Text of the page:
Legacy Awards honor historical fiction, memoir, poetry
Moroccan American novelist Laila Lalami won the 2015 Zora Neale Hurston/Richard Wright Legacy Award for fiction for “The Moor’s Account,” a historical novel that re-creates the doomed 16th-century Narváez expedition through the eyes of a black explorer who traveled across an “ocean of fog and darkness” to the edge of the known world and witnessed the atrocities of the Spanish conquest.
The judges called the book “a sweeping novel of historical fiction,” said Marita Golden, a novelist, co-founder and president emeritus of the Hurston/Wright Foundation, which honored black writers during a star-studded gala Friday at the Washington Plaza Hotel.
“In beautifully creating the voice of the Moroccan slave Estebanico, Lalami restores the important role of blacks in the early exploration of this continent,” Golden said. “Her gorgeous writing, telling use of setting, and detail allow the readers to feel themselves to be alive in those distant times.”
Accepting the award, Lalami said it is imperative for writers to tell the stories of those whose histories are not accurately told by those who write history. “It is an honor to tell this book,” she said, “and it was my privilege to tell it.”
The gala also celebrated the 25th anniversary of the Hurston/ Wright Foundation, which was created in 1990 in Washington with a mission to discover, encourage and support writers of African descent and to ensure the survival of literature by black writers. Golden, a co-founder of the Hurston/Wright Foundation, announced she plans to step down from her role as executive director in January.
“I feel deeply gratified,” Golden said, “that the idea the foundation represents — an organization that creates an ongoing community of support for black writers — is powerful enough that it attracted smart people who are inspired by the idea and want to lead it into the future.”
Deborah Heard, former assistant managing editor for the Style section of The Washington Post, has been named executive director of the foundation.
“I’m thrilled. As you know from my work, I love writers,” Heard said. “This was unimaginable to me as a kid in Alabama. It took me a while to discover that there were books by black writers and black life in books. I never could have imagined that an organization like the Hurston/Wright Foundation existed, and to be part of it is fantastic. I think the current mission of the foundation is exactly right: it’s supporting, it’s discovering, it’s nurturing, it’s honoring black writers, and a big part of that mission is connecting black writers with readers.”
The winner in the nonfiction category was Elizabeth Nunez for “Not for Everyday Use: A Memoir,” a riveting account in which Nunez, who emigrated to the United States from Trinidad, comes to grips with her mother’s death.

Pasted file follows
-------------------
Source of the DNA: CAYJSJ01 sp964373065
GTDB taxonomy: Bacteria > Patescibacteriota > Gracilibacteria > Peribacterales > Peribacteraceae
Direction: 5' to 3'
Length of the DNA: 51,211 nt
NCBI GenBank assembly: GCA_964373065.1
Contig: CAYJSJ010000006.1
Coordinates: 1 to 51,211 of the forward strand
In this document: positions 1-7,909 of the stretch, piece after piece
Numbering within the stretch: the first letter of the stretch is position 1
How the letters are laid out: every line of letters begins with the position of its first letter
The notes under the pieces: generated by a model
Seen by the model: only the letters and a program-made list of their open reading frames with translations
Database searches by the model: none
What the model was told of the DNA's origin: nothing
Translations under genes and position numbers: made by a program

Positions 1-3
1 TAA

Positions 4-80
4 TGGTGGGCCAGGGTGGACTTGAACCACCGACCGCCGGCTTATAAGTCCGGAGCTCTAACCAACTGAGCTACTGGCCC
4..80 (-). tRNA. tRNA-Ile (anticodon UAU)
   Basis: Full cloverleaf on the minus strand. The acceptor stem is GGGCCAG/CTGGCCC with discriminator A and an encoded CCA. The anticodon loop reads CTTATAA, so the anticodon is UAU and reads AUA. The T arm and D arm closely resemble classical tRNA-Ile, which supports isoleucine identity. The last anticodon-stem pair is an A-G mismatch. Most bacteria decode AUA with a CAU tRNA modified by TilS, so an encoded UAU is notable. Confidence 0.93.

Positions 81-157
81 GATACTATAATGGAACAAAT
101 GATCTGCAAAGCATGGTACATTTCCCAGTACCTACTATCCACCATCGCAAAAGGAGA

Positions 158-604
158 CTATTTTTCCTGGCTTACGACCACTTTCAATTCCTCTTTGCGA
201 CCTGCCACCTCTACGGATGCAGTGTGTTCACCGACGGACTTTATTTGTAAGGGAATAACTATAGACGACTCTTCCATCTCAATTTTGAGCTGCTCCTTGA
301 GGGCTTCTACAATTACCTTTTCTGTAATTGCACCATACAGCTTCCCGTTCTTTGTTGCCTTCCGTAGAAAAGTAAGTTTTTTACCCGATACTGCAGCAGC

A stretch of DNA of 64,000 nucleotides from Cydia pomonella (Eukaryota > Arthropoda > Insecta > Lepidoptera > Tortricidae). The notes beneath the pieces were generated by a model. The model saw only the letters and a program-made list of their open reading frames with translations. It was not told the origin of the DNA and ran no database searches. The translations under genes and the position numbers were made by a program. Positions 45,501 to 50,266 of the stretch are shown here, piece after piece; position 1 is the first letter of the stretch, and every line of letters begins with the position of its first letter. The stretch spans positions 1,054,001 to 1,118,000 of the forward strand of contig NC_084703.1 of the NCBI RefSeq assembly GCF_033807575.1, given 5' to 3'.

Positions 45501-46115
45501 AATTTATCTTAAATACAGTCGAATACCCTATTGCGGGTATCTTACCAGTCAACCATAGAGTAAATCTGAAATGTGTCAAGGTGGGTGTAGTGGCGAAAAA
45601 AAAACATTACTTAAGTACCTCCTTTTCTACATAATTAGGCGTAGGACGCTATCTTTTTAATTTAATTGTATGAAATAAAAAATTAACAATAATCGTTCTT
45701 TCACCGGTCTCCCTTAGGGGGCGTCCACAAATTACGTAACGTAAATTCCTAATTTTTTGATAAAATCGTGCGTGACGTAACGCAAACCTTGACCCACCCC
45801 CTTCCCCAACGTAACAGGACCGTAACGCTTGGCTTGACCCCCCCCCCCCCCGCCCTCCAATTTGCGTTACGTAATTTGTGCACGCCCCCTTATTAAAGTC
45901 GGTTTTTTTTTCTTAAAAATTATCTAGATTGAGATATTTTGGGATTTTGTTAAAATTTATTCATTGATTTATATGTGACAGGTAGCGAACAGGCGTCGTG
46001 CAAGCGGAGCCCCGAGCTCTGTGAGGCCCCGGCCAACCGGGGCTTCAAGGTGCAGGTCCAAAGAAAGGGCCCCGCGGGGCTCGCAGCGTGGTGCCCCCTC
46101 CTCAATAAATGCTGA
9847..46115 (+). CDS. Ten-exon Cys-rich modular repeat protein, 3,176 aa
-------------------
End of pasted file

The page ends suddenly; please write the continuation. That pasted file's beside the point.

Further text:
“Called home by the death of her mother, Nunez tells a story of a husband and wife whose bond was eternal, an island whose repressive political and religious history shaped her family and a daughter’s struggle to witness and honor and forgive,” the judges said.
The award for poetry went to Claudia Rankine for “Citizen: An American Lyric,” a groundbreaking collection of prose poetry that examines race and politics in the United States.
“Claudia Rankine has changed the way we look at the poetry manuscript,” the judges said. “It is a phenomenon, a revelation and one of the best genrebending books of recent literary history. ‘Citizen’ leaves no reader un-changed.”
Emmy-winning actress S. Epatha Merkerson was host of the gala, which attracted hundreds of literary stars, including powerhouse writers, editors, poets and literary agents.
The foundation’s highest honor went to Edwidge Danticat, who received the “North Star Award” for excellence in writing. Danticat — author of “Breath, Eyes, Memory”; “Krik? Krak!”; “The Dew Breaker”; and “Brother, I’m Dying” — was celebrated for her commitment to social justice.
“What incredible shoulders I find myself standing on tonight,” Danticat told the crowd. “I consider this award as a reward to be bolder in my writing. I think, too, of Richard Wright, who wrote in ‘Black Boy’: ‘We can fight injustice with our words. . . . We can fight the fear out of ourselves.’ ”
During the ceremony, National Book Award-winning poet Nikky Finney and Pulitzer Prizewinning poet Yusef Komunyakaa read works they wrote in tribute to Wright and Hurston, who once said that black writers “passed nations through their mouths.”
“Her two calico dresses are with her for sure. A good strong bonnet, one jar of sea shells all stuffed away,” Finney read, her voice booming. “You will find the indigo swirling from neck to hem to rim on every bit of everything. The same color of the Southern sky that is impossible to wash out.”